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Speed of Light = 0, ―So “Proven” by Special Relativity, Indisputably!

Author:

Rebigsol, Cameron

Category:

Research Papers

Sub-Category:

Relativity Theory

Language:

English

Date Published:

December 20, 2019

Downloads:

182

Keywords:

Lorentz factor, rest length, moving length

Abstract:

Mathematical verification according to the guidelines emphasized in the original paper of the theory of special relativity (the TSR) published in 1905 shows that the TSR forces the appearance of c=0 for speed of light. Such an outcome can only suggest that the TSR rejects its own second postulate, the absolute lifeline of the TSR. Rejecting this lifeline, the TSR must end up as being self-refuted. The TSR fundamentally relies on the following equation set for its calculation development: Advocating its second postulate, the TSR conceives the following two equations indifferently representing the same single and only light sphere in space for its entire derivation if the sphere is created at where the origin of the two frames meets, i.e. x=x’=0 at time t=t’=0: x^2+y^2+z^2=(ct)^2 and x'^2+y'^2+z'^2=(ct')^2. As such, these two equations must further require that the observer on each of the frame necessarily sees the center of the light sphere permanently coincide with the origin of his own frame. Now, a question inevitably surfaces up: What enables the coinciding seen by each observer to continue for all time t >0 and t’ >0 if the two origins must move away from each other at a nonzero speed v?

Comments

Jan Zwarts(Netherlands):
Eq. 5c and 5d must both be removed.
x^2 is not equal to c^2.t^2 in general; x and t are independent variables which can have any value.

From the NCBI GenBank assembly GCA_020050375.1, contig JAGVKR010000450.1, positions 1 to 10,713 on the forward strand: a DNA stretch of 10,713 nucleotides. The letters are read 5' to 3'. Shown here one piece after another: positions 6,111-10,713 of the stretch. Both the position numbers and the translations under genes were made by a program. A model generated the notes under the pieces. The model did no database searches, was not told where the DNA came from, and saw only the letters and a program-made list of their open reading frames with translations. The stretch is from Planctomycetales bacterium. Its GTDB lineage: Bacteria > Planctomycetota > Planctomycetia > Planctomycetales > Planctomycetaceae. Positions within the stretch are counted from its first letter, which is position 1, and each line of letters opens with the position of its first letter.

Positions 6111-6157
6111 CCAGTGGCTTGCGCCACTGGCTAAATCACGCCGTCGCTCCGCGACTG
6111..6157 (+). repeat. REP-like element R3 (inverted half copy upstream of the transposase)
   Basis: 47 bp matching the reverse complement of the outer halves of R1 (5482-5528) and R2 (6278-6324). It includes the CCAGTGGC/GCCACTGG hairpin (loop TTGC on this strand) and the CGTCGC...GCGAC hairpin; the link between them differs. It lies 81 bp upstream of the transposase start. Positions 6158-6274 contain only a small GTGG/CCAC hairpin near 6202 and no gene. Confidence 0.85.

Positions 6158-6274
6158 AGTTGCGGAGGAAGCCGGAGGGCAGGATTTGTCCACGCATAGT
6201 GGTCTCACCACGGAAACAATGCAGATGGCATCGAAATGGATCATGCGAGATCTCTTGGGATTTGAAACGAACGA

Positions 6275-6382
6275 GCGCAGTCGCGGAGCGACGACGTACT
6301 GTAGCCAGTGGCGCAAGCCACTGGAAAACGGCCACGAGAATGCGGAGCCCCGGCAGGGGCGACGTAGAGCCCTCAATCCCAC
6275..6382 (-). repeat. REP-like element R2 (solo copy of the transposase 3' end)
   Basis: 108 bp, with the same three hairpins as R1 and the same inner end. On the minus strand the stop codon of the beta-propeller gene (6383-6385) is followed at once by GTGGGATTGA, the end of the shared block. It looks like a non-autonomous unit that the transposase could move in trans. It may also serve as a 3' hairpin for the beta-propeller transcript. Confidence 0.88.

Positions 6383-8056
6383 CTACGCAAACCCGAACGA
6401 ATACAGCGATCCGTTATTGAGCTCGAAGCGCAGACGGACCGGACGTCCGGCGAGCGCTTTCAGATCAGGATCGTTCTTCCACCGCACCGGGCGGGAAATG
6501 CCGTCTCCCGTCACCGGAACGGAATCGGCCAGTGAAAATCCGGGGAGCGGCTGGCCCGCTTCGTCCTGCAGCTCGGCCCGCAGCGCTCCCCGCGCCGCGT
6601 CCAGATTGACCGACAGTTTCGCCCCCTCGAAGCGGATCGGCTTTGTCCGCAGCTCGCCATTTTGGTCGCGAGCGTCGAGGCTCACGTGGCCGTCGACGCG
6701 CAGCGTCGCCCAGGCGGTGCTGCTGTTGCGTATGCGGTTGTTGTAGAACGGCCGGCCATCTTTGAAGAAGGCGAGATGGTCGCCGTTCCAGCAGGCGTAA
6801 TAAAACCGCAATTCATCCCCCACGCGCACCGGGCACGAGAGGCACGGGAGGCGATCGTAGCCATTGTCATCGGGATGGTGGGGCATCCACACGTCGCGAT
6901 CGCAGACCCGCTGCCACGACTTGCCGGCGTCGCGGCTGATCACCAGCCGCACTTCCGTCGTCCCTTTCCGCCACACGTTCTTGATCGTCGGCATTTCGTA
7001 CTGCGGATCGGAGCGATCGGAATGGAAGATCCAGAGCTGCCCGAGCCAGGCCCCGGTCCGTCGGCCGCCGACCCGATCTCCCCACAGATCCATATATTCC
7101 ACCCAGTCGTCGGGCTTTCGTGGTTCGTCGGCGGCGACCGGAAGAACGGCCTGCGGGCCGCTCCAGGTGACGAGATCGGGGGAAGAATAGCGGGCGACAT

The same for x'^2 and c^2.t'^2.
What you do have with these relations is the CONDITION I mentioned twice before:
If x=ct then, and only then x'=ct' , the second postulate (constant light speed).
Meaning that if x#ct then x'#ct'.
After simply solving a44 (=a11), two unknowns remain, a11 and a41.
Which can be found with the postulates as I indicated already.
You need to do some substitutions. If you don't succeed yourself I can show you if you like.

Posted: January 20, 2020 @ 10:52:43 am
1 Replies

reply
Cameron Wong(Vancouver, United States):
If Eq. 5c and 5d are both removed, 5a and 5b cannot be solved. Then you make relativity meaningless. These two equations are the key for the original paper of relativity being able to continue its calculation. Without them, the second postulate has no mathematical expression.
“ x^2 is not equal to c^2.t^2 in general” should be a new discovery that you need to teach Einstein before he published his 1905 paper. In my opinion, if a ray is moving along the X- axis with 0 component on Y and Z, you must have x^2=(ct)^2.
“x and t are independent variables which can have any value”, Yes, you are right, but if you accept X^2+y^2+z^2=(ct)^2, with y=0, z=0, and c=constant, after you choose any value for x, you can no longer choose any value for t, but only one, which is t=x/c